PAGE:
A posterior hip replacement is a surgical procedure to replace a damaged hip joint where the surgeon enters through a small incision at the rear of the hip. This approach is a departure from the traditional method, which involves a long incision accompanied by significant muscle and tendon damage. Patients who receive posterior hip replacements typically experience less muscle and tendon disruption, which shortens healing time and reduces the risk of complications. They also tend to develop less post-surgical pain, which can also improve outcomes in addition to keeping patients more comfortable.
Surgeons may recommend hip replacement when the hip joint is extremely damaged because of arthritis or other conditions. In this procedure, the head of the hip bone is replaced with a prosthesis to articulate smoothly with the pelvis. It can improve range of motion, reduce the risk of falls, and limit pain around the hip joint. Several surgical techniques are available and the surgeon may discuss them with the patient to determine the most appropriate option.
In this procedure, the surgeon enters the hip through the gluteus, the muscle covering the buttocks. The surgeon carefully separates the muscle, rather than cutting through it, limiting damage to tendons and ligaments. Once the hip is opened, the prosthesis can be set in place and secured, and the surgeon can close the incision. Posterior hip replacement still involves some damage to the muscles, including those used for vertical stability, and special precautions may be needed after surgery.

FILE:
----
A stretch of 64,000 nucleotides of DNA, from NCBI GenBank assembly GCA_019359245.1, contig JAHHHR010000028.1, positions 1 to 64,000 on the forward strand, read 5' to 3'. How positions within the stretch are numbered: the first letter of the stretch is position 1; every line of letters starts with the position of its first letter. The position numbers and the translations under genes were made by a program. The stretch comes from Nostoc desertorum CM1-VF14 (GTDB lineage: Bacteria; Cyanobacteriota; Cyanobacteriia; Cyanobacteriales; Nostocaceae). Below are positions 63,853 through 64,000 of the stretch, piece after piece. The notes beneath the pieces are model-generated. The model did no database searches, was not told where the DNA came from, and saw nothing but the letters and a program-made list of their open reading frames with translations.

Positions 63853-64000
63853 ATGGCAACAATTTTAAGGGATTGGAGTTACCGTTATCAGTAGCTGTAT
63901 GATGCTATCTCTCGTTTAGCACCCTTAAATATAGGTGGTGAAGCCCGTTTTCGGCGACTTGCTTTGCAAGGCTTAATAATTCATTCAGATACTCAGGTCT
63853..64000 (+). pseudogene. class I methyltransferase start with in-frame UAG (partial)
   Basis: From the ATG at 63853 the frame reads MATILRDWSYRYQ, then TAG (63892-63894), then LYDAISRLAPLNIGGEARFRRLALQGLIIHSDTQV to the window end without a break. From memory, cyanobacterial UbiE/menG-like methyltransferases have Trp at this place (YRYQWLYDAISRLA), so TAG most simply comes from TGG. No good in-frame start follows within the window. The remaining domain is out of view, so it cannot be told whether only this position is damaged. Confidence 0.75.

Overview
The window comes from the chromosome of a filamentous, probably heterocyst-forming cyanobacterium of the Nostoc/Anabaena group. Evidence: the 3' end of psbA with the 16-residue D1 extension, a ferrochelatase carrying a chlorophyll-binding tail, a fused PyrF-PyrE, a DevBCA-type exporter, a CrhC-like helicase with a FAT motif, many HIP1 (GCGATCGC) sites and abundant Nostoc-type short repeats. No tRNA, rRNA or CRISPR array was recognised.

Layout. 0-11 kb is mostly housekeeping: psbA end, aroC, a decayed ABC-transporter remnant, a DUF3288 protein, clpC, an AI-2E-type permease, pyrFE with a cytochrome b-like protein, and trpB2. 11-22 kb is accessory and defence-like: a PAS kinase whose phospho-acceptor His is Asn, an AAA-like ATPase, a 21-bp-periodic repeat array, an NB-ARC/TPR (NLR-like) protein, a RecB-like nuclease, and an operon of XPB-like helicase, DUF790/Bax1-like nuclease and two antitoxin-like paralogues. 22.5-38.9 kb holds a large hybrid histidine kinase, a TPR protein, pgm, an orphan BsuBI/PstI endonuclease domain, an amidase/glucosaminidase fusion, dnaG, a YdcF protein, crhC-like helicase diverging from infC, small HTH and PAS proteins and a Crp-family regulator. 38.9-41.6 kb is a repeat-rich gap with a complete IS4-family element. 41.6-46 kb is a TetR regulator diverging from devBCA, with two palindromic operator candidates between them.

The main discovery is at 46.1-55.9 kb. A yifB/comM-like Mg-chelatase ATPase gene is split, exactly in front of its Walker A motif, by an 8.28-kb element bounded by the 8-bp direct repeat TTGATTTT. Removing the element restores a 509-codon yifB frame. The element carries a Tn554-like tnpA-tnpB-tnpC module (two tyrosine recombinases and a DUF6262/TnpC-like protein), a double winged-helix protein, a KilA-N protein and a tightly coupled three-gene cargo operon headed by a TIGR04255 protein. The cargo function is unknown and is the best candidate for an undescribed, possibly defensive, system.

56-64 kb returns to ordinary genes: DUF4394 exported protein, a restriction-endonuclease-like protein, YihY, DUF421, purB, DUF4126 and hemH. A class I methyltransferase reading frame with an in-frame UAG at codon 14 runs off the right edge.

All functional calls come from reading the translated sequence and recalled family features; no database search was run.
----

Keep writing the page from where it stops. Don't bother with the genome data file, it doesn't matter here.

Historically, the risk of dislocations after surgery was higher with posterior hip replacement. Changes both to surgical technique and the prostheses used have changed this, but patients do need to exercise some care. They may need to limit their motions immediately after surgery to give the muscles a chance to recover. It is also important to control pain after a posterior hip replacement, both to keep patients comfortable and to limit damage to the incision site and surrounding structures that may be caused by pain-related tension.
Patients may be good candidates for this procedure if their hip replacements are suited to a posterior approach. The surgeon may want to examine medical imaging studies to determine the precise type of hip replacement needed and the best angle of approach. In some cases, another technique may be advised. There is also a potential risk that complications during surgery might force the surgeon to adapt. A planned posterior hip replacement could turn into a more invasive procedure as a result of bleeding, damage that wasn’t identified on scans, and other issues that may arise in the operating room.